Republican presidential candidates John Kasich and Ted Cruz announced Sunday night that their campaigns would coordinate three future presidential primary efforts to keep party frontrunner Donald Trump from securing the Republican nomination. But their agreement doesn’t do nearly as much as a stronger, earlier attempt at stopping the frontrunner would have.
For starters, the coordination agreement, or at least what’s been discussed publicly so far, only covers three states: Indiana, New Mexico, and Oregon.
Indiana, as a winner-take-all state at the district level and overall, is a must-win for the #NeverTrump camp. Polling from the state shows Trump with 39 percent of the vote, putting him ahead of Cruz by six points and ahead of Kasich by 20.
Despite his campaign’s statement, though, it appears Kasich still wants Indiana voters to support him. “I’ve never told them not to vote for me,” he said at a diner in Philadelphia. “They ought to vote for me.”
He boiled the agreement down to a cost-saving effort: “I’m not out there campaigning and spending resources,” he said. “I’m not going to spend resources in Indiana. [Cruz is] not going to spend resources in other places.”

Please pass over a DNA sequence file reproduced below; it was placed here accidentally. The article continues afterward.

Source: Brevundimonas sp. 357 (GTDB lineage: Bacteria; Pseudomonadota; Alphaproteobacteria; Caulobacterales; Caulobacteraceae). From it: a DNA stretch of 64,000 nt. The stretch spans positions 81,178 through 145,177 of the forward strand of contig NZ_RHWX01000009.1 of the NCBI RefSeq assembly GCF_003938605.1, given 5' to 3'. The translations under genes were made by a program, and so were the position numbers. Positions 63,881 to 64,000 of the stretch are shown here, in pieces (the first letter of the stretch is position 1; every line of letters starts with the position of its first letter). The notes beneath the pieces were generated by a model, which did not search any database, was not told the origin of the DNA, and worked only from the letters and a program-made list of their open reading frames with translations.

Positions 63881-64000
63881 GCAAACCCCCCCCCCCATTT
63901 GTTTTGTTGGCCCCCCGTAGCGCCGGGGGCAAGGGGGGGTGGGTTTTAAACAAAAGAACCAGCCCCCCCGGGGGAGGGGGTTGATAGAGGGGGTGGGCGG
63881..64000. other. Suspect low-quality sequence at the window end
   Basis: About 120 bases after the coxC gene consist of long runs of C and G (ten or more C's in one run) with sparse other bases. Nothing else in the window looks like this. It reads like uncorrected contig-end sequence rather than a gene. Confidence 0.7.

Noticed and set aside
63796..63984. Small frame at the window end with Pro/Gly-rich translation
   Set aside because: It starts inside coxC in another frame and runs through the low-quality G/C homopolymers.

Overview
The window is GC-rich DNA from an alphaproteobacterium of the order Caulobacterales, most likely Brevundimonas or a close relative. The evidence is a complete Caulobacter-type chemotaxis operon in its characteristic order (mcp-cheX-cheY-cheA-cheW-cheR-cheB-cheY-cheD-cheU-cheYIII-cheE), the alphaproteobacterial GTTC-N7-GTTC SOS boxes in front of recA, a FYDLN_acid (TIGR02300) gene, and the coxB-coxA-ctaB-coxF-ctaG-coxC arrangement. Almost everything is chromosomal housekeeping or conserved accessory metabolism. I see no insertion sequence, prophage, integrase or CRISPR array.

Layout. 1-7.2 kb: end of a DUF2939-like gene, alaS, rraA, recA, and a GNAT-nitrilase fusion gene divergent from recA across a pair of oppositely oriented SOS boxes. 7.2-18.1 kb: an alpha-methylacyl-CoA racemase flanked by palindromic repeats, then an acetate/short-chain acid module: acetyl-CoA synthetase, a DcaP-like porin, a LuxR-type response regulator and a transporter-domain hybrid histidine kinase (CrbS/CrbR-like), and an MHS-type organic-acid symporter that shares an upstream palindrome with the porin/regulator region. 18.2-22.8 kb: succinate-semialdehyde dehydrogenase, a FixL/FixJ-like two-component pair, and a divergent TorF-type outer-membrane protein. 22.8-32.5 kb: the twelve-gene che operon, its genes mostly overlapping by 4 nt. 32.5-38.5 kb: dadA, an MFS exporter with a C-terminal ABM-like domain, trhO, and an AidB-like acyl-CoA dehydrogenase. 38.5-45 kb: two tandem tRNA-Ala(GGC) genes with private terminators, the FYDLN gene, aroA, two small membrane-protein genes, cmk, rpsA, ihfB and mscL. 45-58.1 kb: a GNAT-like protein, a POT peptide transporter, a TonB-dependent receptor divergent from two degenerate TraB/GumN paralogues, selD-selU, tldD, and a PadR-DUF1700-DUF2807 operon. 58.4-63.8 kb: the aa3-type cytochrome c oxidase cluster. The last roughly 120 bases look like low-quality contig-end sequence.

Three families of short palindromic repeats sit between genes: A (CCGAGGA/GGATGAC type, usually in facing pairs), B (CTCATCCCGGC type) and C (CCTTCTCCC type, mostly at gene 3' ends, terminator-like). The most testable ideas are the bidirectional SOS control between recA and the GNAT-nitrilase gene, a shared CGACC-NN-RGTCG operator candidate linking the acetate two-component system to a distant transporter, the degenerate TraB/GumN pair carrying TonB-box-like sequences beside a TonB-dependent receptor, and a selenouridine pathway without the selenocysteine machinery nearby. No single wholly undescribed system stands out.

The New York Times reported that Kasich’s super PAC was honoring the agreement and chose not to run ads for him in Indiana, though “New Day for America” PAC may have just seen the writing on the wall: FiveThirtyEight has consistently put Kasich’s odds at winning the state below one percent.
Polling is harder to come across for the two states ceded to Kasich. The Oregon primary isn’t until May 17 and New Mexico’s isn’t until June 7 (perhaps Kasich insisted on later dates to substantiate his claim that he would be staying in the race until the convention), but each awards delegates proportionally, softening the blow for Cruz.
Trump only needs 393 more delegates to win the nomination outright before the Republican National Convention this summer in Cleveland. According to an analysis by The Hill, if Trump wins at least 115 of the delegates up for grabs today, he will only need to win 22 of Indiana’s 57 delegates, 13 of Oregon’s 28 delegates and nine of New Mexico’s 24 delegates, less than half in each state, to remain on track for the nomination.
While the coordination between the Kasich and Cruz campaigns was a boon to anti-Trump Republicans, the newfound spirit of cooperation between the two may be too little, too late.
Photo: Republican presidential candidate John Kasich addresses the American Israel Public Affairs Committee (AIPAC) afternoon general session in Washington March 21, 2016. REUTERS/Joshua Roberts